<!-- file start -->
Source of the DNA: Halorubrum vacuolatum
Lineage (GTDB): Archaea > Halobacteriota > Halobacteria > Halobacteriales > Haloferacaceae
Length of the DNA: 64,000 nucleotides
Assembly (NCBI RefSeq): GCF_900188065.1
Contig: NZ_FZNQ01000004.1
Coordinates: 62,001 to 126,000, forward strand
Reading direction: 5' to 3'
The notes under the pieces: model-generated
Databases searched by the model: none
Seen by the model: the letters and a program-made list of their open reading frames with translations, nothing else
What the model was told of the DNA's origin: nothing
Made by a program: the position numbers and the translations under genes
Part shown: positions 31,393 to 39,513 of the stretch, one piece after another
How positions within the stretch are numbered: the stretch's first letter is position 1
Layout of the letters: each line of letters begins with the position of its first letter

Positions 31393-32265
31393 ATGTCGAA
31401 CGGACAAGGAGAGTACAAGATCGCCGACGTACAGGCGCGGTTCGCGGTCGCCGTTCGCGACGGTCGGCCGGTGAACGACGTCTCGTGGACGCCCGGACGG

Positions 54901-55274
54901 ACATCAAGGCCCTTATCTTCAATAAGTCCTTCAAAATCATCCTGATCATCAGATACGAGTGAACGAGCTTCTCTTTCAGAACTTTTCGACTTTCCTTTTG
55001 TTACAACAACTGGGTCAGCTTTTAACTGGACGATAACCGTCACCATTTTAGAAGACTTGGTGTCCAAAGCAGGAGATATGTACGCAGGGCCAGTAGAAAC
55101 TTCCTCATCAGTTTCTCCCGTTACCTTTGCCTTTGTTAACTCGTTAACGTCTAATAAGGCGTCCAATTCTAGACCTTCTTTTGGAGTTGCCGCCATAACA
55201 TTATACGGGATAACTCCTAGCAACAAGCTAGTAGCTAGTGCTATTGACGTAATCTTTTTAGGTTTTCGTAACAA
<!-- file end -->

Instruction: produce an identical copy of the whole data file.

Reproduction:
Source of the DNA: Halorubrum vacuolatum
Lineage (GTDB): Archaea > Halobacteriota > Halobacteria > Halobacteriales > Haloferacaceae
Length of the DNA: 64,000 nucleotides
Assembly (NCBI RefSeq): GCF_900188065.1
Contig: NZ_FZNQ01000004.1
Coordinates: 62,001 to 126,000, forward strand
Reading direction: 5' to 3'
The notes under the pieces: model-generated
Databases searched by the model: none
Seen by the model: the letters and a program-made list of their open reading frames with translations, nothing else
What the model was told of the DNA's origin: nothing
Made by a program: the position numbers and the translations under genes
Part shown: positions 31,393 to 39,513 of the stretch, one piece after another
How positions within the stretch are numbered: the stretch's first letter is position 1
Layout of the letters: each line of letters begins with the position of its first letter

Positions 31393-32265
31393 ATGTCGAA
31401 CGGACAAGGAGAGTACAAGATCGCCGACGTACAGGCGCGGTTCGCGGTCGCCGTTCGCGACGGTCGGCCGGTGAACGACGTCTCGTGGACGCCCGGACGG

Positions 54901-55274
54901 ACATCAAGGCCCTTATCTTCAATAAGTCCTTCAAAATCATCCTGATCATCAGATACGAGTGAACGAGCTTCTCTTTCAGAACTTTTCGACTTTCCTTTTG
55001 TTACAACAACTGGGTCAGCTTTTAACTGGACGATAACCGTCACCATTTTAGAAGACTTGGTGTCCAAAGCAGGAGATATGTACGCAGGGCCAGTAGAAAC
55101 TTCCTCATCAGTTTCTCCCGTTACCTTTGCCTTTGTTAACTCGTTAACGTCTAATAAGGCGTCCAATTCTAGACCTTCTTTTGGAGTTGCCGCCATAACA
55201 TTATACGGGATAACTCCTAGCAACAAGCTAGTAGCTAGTGCTATTGACGTAATCTTTTTAGGTTTTCGTAACAA